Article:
muhc.mcgill.ca.
Received for publication 22 July 2007 and accepted in revised form 11
October 2007.
Published ahead of print at http://diabetes.diabetesjournals.org on 16 October 2007. DOI: 10.2337/db07-0887.
Additional information for this article can be found in an online appendix at
http://dx.doi.org/10.2337/db07-0887.
-KIC, -ketoisocaproic acid; BCAA, branched-chain amino acid; FFA, free
fatty acid; FFM, fat-free mass; HOMA-IR, homeostasis model assessment of
insulin resistance; REE, resting energy expenditure.
2008 by the American Diabetes Association.
The costs of publication of this article were defrayed in part by the payment of page
charges. This article must therefore be hereby marked advertisement in accordance
with 18 U.S.C. Section 1734 solely to indicate this fact.

56

differences in study design: tracer method, adiposity, and


sex of subjects; prevailing glycemia; normalization of data;
and types of statistical analyses. We reported accelerated
integrated fed-fasted kinetics of whole-body protein metabolism (using [15N]glycine) in obese type 2 diabetic
subjects with hyperglycemia (6 9) compared with obese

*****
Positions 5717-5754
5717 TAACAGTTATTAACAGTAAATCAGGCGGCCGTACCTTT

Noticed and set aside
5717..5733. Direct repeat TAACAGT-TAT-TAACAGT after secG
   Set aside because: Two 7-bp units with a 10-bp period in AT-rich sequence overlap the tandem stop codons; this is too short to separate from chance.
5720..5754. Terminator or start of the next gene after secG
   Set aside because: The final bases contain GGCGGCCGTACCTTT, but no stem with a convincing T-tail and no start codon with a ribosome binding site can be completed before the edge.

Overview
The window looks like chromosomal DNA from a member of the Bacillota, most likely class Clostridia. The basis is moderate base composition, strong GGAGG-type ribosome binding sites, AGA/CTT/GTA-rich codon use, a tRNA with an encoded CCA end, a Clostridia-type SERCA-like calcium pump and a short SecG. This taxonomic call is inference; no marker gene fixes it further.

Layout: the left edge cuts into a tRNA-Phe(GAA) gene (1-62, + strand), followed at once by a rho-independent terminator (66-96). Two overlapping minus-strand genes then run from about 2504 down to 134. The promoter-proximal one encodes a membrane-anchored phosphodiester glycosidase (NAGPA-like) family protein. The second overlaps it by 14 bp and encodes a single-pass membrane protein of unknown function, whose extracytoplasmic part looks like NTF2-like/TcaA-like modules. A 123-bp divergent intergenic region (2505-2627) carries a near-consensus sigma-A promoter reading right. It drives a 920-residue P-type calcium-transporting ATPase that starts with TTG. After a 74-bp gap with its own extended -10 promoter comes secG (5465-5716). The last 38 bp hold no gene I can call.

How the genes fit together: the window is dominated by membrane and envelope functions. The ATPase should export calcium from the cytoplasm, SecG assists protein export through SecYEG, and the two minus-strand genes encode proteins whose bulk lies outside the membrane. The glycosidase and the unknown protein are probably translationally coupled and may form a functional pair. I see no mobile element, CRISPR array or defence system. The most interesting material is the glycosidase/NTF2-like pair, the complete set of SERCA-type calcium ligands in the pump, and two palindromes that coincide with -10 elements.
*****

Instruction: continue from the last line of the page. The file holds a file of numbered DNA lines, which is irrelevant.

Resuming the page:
control subjects (6,7). Such studies required adjusting data
for fat-free mass (FFM), sex, and age (6,8,9) and had
precise control of protein and energy intake. When glycemic control was normalized with insulin (7), improved
with oral antihyperglycemic agents (6), or normalized with
oral agents and energy restriction (6), protein turnover
was either improved or not different from that of obese
control subjects.
Most reports showing no alterations in type 2 diabetes
(10 14) assessed postabsorptive and postinsulin states
using amino acid tracers. However, one reported elevated
postabsorptive catabolism in hyperglycemic type 2 diabetic patients, not corrected by prior insulin treatment
(15). Another showed elevated rates of leucine transamination that decreased with better glycemic control,
without altering leucine oxidation (16). During the hyperinsulinemic-euglycemic clamp, suppression of breakdown
was shown to be both blunted (15) and unaffected (12,13).
Any decrease in catabolism decreases endogenous amino
acid concentrations and availability, thereby producing
paradoxical decreases in synthesis (17,18).
Therefore, defining the roles of insulin on synthesis and
catabolism requires that plasma amino acids be maintained constant. We have used an hyperinsulinemic-euglycemic clamp with circulating amino acids clamped at
fasting levels. This also avoids raising plasma amino acids,
which themselves stimulate anabolism. Both the conventional clamp (19) and our approach are experimental